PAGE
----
One mustn’t have a degree in agriculture to venture into it, the Rotimi Williams’s story

In recent times, the Nigerian economy has witnessed several setbacks owing to the fall in the price of crude oil, from over a $100 to less than $50 per barrel.

The current government in power has been establishing various economic reforms  that would mitigate the negative effect of this crisis.


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Chief among these reforms is the diversification of the economy with agriculture as one of the key point.

One Nigerian who has keyed into this reform is banker-turned- rice farmer, Rotimi Williams, the CEO of kereskusk rice farms.

Rotimi Williams has the second largest rice farm in Nigeria in terms of land size.  His secondary education was at king’s college in Lagos, south west Nigeria.

After that, Rotimi proceeded to London where he obtained his first degree and as well as his master’s degree from the university of Aberdeen.

Rotimi also obtained another master’s degree in finance and development studies at the school of oriental and African studies in London.

At graduation, Rotimi got a job at the European economic and financial center in London as a financial analyst and later on at Euromoney as a writer, with Africa as his main focus.


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His job at Euromoney had Rotimi travelling through a lot of African countries whose economic mainstay was agriculture.

This exposed him to a lot of agricultural practices and then Rotimi decided to move bank to Nigeria and invest in the agricultural sector.

However, Upon the Aberdeen’s graduate return to Nigeria, things did not go according to plan.

Seeking to understand the dynamics of the Nigerian agricultural sector as well as to for source funds, Rotimi got a job at the agricultural division of one of Nigeria’s foremost bank.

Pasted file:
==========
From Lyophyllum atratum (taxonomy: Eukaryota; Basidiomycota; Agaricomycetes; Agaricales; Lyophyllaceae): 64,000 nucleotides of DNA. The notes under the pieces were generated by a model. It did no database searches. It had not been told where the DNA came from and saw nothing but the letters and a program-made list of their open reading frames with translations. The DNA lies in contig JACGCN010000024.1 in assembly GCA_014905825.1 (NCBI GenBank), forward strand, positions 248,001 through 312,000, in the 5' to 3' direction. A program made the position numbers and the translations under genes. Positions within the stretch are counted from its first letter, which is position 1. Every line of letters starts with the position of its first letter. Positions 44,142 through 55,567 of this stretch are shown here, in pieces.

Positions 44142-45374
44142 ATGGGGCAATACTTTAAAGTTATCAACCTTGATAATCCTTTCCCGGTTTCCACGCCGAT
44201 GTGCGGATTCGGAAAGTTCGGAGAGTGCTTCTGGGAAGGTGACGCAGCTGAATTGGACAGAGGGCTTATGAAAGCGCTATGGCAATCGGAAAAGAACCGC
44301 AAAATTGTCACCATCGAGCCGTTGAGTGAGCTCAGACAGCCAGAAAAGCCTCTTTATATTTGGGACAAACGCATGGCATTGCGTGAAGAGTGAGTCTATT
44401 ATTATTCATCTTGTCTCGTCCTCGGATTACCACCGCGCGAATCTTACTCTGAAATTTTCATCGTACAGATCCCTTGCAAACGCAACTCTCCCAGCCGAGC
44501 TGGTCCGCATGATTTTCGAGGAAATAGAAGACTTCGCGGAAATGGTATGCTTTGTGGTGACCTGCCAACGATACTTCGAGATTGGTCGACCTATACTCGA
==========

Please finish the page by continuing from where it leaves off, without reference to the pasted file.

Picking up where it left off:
What Rotimi expected was not what he got, as it turned out that the bank was not really ready to venture into agriculture.

It was at this point that Rotimi gave up and decided to go it alone. Together with his partner, they made attempts to source for funds and start up the farm.

This led them into various businesses such as setting up a trade and finance company, as well as consulting for small agricultural companies who wanted to raise funds.

Despite all done, raising the required finance still remained a big challenge and time was ticking.

Rotimi and his partner at this point thought up another strategy. They approached various farm owners with an offer of becoming co-owners in their business only if they could avail their farms to be used by Rotimi and his partners.

The icing on the cake was that funds for development of the farm would be borne solely by Rotimi and his partner.

The offer was too good for the farm owners to reject and as such, Rotimi and his partner got about 55,000 hectares in Nassarawa state, north central Nigeria from all farm owners combined.

In other to maintain a cordial relationship with his host community, Rotimi launched a programme known as Farm out of Poverty (FOOP) initiative.


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The initiative trains about 100 Fulani women in rice farming every year, at the same time, employing their men as security and finally feeding their cattle with the rice straws after harvest.

The FOOP initiative also trains about 30 Nigerian children in senior secondary schools every year on the rudiments of agriculture.

The rice farmer who said that one mustn’t have a special degree in agriculture to be a farmer got to know a lot about rice production from reading various articles on the internet.

With a current farm size of about 45,000 hectares- which was what was he was left with after splitting up with his partner- and a work force of over 550, Rotimi said that approaching people with respect and having a healthy sense of community makes all the difference in attaining one’s set objectives.

Kerekusk rice farm currently produces about 8000 metric tons of rice annually with plans for expansion. Its rice paddies are supplied to various milling companies all over Nigeria.


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